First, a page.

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Thursday, June 10, 2010

Bicycling at the Pursat Market

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Wrapping things up....

Well, my time in Cambodia is wrapping up and coming to a close....  I am quite sad, as well as a bit relieved, to be returning home.  It is hard to put into words the emotions I have gone through since I've been here.  In less than two months, I have experienced what it is to give oneself to the service of others; it is the profound act of helping others to improve their lives that is far more precious than any souvenir or object of remembrance.  I learned that I'm not all that interested in being a tourist... I'd much rather go to another country to work and contribute the skills and knowledge of which I have been so fortunate. I have made many friends during my brief stay and I now feel I have a connection to Cambodia.  Perhaps someday I can return and pick up where I left off.

The staff, students, and volunteers at Sustainable Cambodia were amazing.  Even though I was an "unofficial volunteer" (due to the fact my stay was less than the required 4- 6 mos. stay), everyone welcomed me into their daily routines and activities.  During my stay, I accomplished a lot:  (1) I visited remote villages where bio- sand filters were demonstrated, (2) I observed the installation of water collection tanks and visited many individual families using bio-sand and rainwater collection systems, (3) I taught English to Khmer schoolchildren, (4) I gave a solar energy demonstration to rural children in Kravanh, (5) I trained the school librarian in Pursat on a new inventory/checkout database, (6) I the SC staff with digital video editing, (7) I helped a student set up a blog, and (8) consulted with a young student who was interested in conducting art classes.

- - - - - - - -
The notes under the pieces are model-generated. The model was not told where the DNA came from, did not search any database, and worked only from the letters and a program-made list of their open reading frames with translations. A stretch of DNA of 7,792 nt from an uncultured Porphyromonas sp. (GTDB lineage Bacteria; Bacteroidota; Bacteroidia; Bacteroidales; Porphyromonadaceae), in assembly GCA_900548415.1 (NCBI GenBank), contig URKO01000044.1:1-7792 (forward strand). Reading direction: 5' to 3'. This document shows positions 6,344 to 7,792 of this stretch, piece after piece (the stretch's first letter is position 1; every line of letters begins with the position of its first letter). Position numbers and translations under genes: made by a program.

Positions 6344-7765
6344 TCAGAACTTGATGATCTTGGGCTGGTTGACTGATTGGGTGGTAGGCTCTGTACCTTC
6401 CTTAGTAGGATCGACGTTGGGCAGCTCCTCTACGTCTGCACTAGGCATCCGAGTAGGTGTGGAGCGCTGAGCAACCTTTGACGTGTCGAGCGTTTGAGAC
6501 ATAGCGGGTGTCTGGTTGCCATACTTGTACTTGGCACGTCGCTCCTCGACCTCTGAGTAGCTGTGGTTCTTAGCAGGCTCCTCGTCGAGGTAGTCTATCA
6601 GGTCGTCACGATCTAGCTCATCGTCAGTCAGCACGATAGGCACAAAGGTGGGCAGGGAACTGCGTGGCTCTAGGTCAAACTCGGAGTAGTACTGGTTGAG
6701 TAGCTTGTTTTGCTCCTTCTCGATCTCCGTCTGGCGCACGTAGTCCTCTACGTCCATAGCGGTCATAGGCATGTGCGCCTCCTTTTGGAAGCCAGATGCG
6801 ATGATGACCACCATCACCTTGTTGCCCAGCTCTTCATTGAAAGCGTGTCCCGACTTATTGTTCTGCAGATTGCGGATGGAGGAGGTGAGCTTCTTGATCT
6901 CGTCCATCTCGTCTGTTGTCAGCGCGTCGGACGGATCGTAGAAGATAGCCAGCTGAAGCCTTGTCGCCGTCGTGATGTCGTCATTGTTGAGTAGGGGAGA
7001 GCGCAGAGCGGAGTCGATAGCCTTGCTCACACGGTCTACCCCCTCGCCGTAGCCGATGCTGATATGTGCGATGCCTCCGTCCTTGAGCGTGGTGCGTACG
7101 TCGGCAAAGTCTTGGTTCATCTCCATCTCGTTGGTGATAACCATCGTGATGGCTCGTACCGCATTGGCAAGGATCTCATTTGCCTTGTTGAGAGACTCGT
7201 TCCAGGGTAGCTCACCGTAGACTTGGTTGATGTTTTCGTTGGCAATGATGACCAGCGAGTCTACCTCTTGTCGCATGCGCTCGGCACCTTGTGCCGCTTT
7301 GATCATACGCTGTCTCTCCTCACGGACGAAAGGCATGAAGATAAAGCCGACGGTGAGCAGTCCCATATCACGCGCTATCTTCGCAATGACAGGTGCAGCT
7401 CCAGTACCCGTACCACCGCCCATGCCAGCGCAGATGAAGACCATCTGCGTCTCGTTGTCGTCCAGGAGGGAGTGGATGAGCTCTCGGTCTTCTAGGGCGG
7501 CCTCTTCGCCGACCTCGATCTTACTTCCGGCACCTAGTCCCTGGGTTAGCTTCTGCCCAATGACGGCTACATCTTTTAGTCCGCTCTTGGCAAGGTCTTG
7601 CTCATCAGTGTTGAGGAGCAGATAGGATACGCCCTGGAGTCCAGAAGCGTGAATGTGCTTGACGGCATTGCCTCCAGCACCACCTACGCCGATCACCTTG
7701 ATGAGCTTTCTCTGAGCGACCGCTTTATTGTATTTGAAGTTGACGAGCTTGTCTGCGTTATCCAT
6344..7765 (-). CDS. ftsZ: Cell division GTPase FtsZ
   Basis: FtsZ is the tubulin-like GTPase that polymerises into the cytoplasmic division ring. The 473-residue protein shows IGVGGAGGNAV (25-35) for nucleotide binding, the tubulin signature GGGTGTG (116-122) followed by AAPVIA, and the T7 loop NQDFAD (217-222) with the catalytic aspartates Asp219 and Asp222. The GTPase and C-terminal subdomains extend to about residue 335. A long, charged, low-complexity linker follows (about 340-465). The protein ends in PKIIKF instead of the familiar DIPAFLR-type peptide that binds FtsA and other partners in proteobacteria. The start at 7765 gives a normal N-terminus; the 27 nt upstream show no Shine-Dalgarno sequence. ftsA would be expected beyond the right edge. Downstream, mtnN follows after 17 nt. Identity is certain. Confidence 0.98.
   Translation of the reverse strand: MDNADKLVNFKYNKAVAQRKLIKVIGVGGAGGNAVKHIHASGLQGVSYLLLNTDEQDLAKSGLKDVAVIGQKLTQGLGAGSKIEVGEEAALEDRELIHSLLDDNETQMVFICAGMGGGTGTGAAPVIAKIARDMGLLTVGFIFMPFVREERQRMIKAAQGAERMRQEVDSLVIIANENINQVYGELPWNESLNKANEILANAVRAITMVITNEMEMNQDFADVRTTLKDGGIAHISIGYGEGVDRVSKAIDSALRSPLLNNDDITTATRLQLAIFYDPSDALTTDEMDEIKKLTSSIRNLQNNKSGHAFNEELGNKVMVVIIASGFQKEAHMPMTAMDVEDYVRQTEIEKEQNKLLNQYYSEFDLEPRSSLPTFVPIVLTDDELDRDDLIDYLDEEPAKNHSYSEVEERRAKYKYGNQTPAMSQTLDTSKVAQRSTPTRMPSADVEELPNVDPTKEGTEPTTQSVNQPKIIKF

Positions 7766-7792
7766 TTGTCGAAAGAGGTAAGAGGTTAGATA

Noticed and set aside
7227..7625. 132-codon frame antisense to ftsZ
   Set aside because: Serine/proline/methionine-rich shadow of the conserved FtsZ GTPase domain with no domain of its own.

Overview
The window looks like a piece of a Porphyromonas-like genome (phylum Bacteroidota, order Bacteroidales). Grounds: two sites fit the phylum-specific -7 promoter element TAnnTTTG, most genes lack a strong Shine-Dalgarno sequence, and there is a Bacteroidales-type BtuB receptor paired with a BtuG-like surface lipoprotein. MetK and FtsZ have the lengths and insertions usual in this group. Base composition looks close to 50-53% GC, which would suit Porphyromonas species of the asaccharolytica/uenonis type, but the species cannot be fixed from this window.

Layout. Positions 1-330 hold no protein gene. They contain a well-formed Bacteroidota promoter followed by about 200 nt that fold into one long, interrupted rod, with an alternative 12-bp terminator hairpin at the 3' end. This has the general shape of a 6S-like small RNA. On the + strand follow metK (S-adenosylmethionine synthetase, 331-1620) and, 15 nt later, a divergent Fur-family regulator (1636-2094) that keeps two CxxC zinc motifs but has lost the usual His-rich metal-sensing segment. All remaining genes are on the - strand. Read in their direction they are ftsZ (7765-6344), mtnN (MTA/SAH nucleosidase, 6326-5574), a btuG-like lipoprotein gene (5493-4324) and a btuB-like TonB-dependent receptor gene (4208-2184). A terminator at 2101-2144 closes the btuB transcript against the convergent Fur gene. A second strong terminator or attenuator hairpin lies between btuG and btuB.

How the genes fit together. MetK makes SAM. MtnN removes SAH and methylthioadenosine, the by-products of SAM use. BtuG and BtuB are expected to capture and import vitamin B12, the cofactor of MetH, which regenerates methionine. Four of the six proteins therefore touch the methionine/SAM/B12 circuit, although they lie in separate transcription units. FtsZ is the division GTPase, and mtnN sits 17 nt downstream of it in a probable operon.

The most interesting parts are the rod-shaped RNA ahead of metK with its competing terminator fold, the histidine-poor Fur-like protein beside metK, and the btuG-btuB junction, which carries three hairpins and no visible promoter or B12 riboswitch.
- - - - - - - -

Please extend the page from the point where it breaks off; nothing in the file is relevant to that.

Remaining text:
After I leave Cambodia, I look forward to staying in touch with the many amazing people I met through Sustainable Cambodia. Of these people are,  Dimang (expanding the Kravanh school blog), Sothea (digital video editing), and Lin, the Pursat school librarian (database).  On the morning of my departure from Pursat, Soknay Sorn (the "Boss") met with me over coffee and graciously invited me back to work with SC in the future.  Because I have been considering completing my master's degree by doing a working thesis, his invitation was music to my ears! 

So today (Friday, June 11th) and tomorrow, I will return to Phnom Penh for a couple days of relaxation and will re-introduce western food into my diet! I plan to also engage in a few tourist activities and take in the last bit of urban Cambodia before my final departure back to the United States on Sunday (June 13th).....

Thursday, June 3, 2010

Solar in Chanserey Village

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International Childrens Day in Cambodia goes Solar!!!

On Tuesday, June 1st, Cambodia celebrated International Children's Day.

"The main aim of Children's Day in Cambodia is to provide the basic necessities to the needy children of the kingdom and to protect them from any kind of abuse. The various NGOs take it as their responsibility to ensure that the children of Cambodia are given their basic human rights and are not exploited in any manner. Also, awareness among the citizens of Cambodia is created to prevent any such situations." (www.aglobalworld.com)

Early in the morning, Sustainable Cambodia staff headed out to Chanserey Village, located just outside of Kravanh, where I had been assigned to assist with English language instruction and other tasks.  I didn't know what to expect regarding the activities involved and was completely surprised when we arrived at the Bak Chen Chieng Commune, a Buddhist monastery.  We drove into the outdoor area where the celebration was taking place. Approximately 50 children from five years of age to maybe fourteen years were quietly seated at long rows of desks that were facing towards the Master of Ceremony.  Pei Yin (an SC volunteer) and I were asked to sit at the front of the class facing the children.  Formal introductions were made and then the children began to sing.  Here is where I about lost it!  The singing was so beautiful and to see all those tiny, bright faces singing so amazingly good was a bit overwhelming!  I wish I had an audio recording that I could post because the singing was so good!